Structural Basis of Albumin-Thyroxine Interactions and Familial Dysalbuminemic HyperthyroxinemiaPetitpas, I., Petersen, C.E., Ha, C.E., Bhattacharya, A.A., Zunszain, P.A., Ghuman, J., Bhagavan, N.V., Curry, S.
(2003) Proc Natl Acad Sci U S A 100: 6440
- PubMed: 12743361
- DOI: https://doi.org/10.1073/pnas.1137188100
- Primary Citation of Related Structures:
1HK1, 1HK2, 1HK3, 1HK4, 1HK5
- PubMed Abstract:
Human serum albumin (HSA) is the major protein component of blood plasma and serves as a transporter for thyroxine and other hydrophobic compounds such as fatty acids and bilirubin. We report here a structural characterization of HSA-thyroxine interactions ...
Human serum albumin (HSA) is the major protein component of blood plasma and serves as a transporter for thyroxine and other hydrophobic compounds such as fatty acids and bilirubin. We report here a structural characterization of HSA-thyroxine interactions. Using crystallographic analyses we have identified four binding sites for thyroxine on HSA distributed in subdomains IIA, IIIA, and IIIB. Mutation of residue R218 within subdomain IIA greatly enhances the affinity for thyroxine and causes the elevated serum thyroxine levels associated with familial dysalbuminemic hyperthyroxinemia (FDH). Structural analysis of two FDH mutants of HSA (R218H and R218P) shows that this effect arises because substitution of R218, which contacts the hormone bound in subdomain IIA, produces localized conformational changes to relax steric restrictions on thyroxine binding at this site. We have also found that, although fatty acid binding competes with thyroxine at all four sites, it induces conformational changes that create a fifth hormone-binding site in the cleft between domains I and III, at least 9 A from R218. These structural observations are consistent with binding data showing that HSA retains a high-affinity site for thyroxine in the presence of excess fatty acid that is insensitive to FDH mutations.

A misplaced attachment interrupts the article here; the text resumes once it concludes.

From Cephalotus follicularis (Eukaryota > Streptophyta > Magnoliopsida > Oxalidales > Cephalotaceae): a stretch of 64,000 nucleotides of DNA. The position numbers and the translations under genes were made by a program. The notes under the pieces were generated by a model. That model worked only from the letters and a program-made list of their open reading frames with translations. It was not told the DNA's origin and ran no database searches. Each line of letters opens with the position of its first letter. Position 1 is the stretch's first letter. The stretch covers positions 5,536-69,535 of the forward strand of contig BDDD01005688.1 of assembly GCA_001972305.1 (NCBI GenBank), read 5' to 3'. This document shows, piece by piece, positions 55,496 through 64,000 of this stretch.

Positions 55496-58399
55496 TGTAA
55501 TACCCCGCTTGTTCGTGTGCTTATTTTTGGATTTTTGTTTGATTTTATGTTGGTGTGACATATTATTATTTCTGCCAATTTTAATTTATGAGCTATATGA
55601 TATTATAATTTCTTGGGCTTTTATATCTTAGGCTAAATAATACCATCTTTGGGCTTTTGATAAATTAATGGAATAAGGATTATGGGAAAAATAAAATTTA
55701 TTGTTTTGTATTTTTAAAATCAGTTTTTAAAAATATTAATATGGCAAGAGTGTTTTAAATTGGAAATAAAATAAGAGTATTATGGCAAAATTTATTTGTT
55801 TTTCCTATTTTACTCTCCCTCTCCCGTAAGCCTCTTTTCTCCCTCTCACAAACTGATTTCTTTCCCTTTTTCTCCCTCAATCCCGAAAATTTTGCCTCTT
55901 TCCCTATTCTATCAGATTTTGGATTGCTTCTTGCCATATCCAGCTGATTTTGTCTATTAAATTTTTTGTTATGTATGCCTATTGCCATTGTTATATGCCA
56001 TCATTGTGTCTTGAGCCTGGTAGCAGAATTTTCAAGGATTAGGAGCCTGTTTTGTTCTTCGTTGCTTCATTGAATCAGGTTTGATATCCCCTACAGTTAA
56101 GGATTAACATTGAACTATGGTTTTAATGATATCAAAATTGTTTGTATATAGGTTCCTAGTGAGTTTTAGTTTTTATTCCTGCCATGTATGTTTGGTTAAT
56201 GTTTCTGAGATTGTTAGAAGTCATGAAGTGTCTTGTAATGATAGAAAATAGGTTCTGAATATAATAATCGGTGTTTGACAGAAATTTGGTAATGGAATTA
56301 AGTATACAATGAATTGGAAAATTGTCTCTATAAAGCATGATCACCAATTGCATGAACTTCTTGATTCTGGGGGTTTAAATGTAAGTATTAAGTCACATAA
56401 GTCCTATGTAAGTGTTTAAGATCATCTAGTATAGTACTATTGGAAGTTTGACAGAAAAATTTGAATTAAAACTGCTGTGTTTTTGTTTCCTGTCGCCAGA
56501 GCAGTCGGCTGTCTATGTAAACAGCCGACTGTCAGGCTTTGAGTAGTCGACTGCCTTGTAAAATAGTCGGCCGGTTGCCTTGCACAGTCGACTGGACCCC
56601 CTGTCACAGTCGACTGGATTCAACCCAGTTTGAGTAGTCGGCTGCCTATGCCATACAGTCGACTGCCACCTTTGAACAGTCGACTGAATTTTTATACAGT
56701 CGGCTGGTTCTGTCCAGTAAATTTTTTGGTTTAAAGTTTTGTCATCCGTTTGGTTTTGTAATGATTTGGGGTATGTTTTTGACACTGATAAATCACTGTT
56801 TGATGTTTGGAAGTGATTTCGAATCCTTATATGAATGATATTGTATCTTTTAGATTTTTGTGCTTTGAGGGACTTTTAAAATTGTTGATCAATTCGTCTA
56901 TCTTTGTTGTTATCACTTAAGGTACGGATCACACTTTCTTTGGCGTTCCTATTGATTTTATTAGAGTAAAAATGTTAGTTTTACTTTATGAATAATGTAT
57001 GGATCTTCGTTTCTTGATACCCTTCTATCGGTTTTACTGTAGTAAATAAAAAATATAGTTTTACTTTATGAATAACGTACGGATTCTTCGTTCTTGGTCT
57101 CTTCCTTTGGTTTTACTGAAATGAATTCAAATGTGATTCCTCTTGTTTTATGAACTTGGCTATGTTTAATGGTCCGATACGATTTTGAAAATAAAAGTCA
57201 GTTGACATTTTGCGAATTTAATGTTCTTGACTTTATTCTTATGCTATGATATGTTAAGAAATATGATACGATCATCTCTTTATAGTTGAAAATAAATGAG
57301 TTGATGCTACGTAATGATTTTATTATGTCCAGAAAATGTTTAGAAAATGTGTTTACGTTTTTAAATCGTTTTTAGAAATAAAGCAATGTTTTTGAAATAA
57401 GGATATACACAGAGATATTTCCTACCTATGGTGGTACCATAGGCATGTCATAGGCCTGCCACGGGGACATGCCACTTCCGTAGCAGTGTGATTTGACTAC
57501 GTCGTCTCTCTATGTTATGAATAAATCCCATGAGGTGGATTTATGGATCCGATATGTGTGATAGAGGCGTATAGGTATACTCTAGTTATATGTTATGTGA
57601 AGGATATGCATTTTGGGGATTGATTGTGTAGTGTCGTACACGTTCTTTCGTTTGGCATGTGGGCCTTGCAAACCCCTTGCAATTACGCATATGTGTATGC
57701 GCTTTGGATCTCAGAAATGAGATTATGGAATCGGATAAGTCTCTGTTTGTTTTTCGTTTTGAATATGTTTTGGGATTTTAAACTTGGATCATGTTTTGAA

Biophysics Section, Department of Biological Sciences, Imperial College London, South Kensington Campus, United Kingdom.